Dr Julie Anne Hope

2016 - Ph.D Marine ecology, University of St Andrews, 2011 - Bsc Marine Ecology, University of Aberdeen

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Research Fellow

Research | Current

Coastal ecosystems provide multiple ecosystem services (ES) including carbon fixation & oxygen production, nutrient cycling, improving water quality, energy transfer and coastal protection. These ES benefit our lives in various ways but it is often difficult to quantify ecosystem functions and processes in terms of the ES, or benefits, provided to society and decision makers. My research over the next few years will focus on linking various ecosystem functions to the delivery of ES in NZ coastal soft sediments, with a particular focus on the role of the microphytobenthos (MPB).  MPB are photosynthesising microalgae and cyanobacteria which live on the sediment surface. They are an important component of shallow water ecosystems and their role as primary producers is often forgotten as they are not as visible like larger macroalgae.  However, these microscopic organisms contribute up to 50% of marine primary production, and are therefore important for carbon cycling. This energy is then transferred to larger organisms, such as bivalves and worms in the sediment and on to larger more charismatic organisms such as fish and birds.  These tiny algae are also responsible for stabilising our coastline with an excreted polymer that sticks sediment together and makes it more resistant to erosion.  This polymer also attracts and binds particles from the water column helping to reduce the sediment load and contaminants in our coastal waters.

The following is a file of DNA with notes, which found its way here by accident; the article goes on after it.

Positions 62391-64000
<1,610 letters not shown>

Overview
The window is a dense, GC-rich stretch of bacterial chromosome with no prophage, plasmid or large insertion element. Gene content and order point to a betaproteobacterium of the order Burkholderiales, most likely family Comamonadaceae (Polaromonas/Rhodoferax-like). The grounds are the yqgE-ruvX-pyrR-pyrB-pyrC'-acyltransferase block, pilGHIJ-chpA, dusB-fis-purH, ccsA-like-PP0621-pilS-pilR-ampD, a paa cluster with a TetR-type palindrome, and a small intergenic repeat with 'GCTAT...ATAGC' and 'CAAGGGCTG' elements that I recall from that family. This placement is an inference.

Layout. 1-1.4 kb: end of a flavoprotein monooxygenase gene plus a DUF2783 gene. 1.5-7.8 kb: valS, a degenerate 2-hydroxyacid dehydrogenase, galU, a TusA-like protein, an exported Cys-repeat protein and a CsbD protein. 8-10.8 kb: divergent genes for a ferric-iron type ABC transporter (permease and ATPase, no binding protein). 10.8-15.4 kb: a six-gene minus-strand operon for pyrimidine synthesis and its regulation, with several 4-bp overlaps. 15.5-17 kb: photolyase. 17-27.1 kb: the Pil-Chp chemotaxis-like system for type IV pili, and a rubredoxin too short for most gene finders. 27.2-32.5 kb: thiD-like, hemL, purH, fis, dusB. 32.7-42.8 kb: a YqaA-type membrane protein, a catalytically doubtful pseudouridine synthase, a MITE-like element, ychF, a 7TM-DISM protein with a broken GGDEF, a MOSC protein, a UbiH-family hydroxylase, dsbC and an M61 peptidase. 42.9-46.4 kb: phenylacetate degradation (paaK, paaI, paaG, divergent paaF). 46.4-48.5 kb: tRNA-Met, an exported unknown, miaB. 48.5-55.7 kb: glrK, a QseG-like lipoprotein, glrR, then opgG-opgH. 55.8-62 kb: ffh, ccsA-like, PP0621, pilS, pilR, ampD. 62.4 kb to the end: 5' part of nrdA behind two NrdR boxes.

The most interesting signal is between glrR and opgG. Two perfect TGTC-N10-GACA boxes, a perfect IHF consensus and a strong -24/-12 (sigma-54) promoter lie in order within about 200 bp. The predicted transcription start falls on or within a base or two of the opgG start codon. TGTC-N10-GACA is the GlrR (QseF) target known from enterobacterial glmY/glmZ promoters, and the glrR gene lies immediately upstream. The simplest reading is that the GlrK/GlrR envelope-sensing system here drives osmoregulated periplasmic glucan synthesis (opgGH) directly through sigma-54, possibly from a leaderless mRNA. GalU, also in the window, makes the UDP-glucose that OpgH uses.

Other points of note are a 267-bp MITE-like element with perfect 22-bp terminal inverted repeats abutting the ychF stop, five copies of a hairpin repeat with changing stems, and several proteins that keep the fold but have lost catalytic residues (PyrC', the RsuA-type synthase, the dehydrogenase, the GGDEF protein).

Despite these key contributions to the functioning of our coastal systems, there is little information on the contribution of these organisms to multiple ecosystem services and the value of these MPB to humans.  To address this gap, a combination of surveys and manipulative experiments in the laboratory and field will allow me to quantify the important role of MPB under various environmental conditions, and assess their interaction with larger organisms (worms and bivalves) as well as the physical and biogeochemical processes in the system. 

Selected publications and creative works (Research Outputs)

  • Malarkey, J., Baas, J. H., Hope, J. A., Aspden, R. J., Parsons, D. R., Peakall, J., ... Lichtman, I. D. (2015). The pervasive role of biological cohesion in bedform development. Nature Communications, 6, 6257-6257. 10.1038/ncomms7257

Contact details

Primary office location

SCIENCE CENTRE 302 - Bldg 302
Level 3, Room 335
New Zealand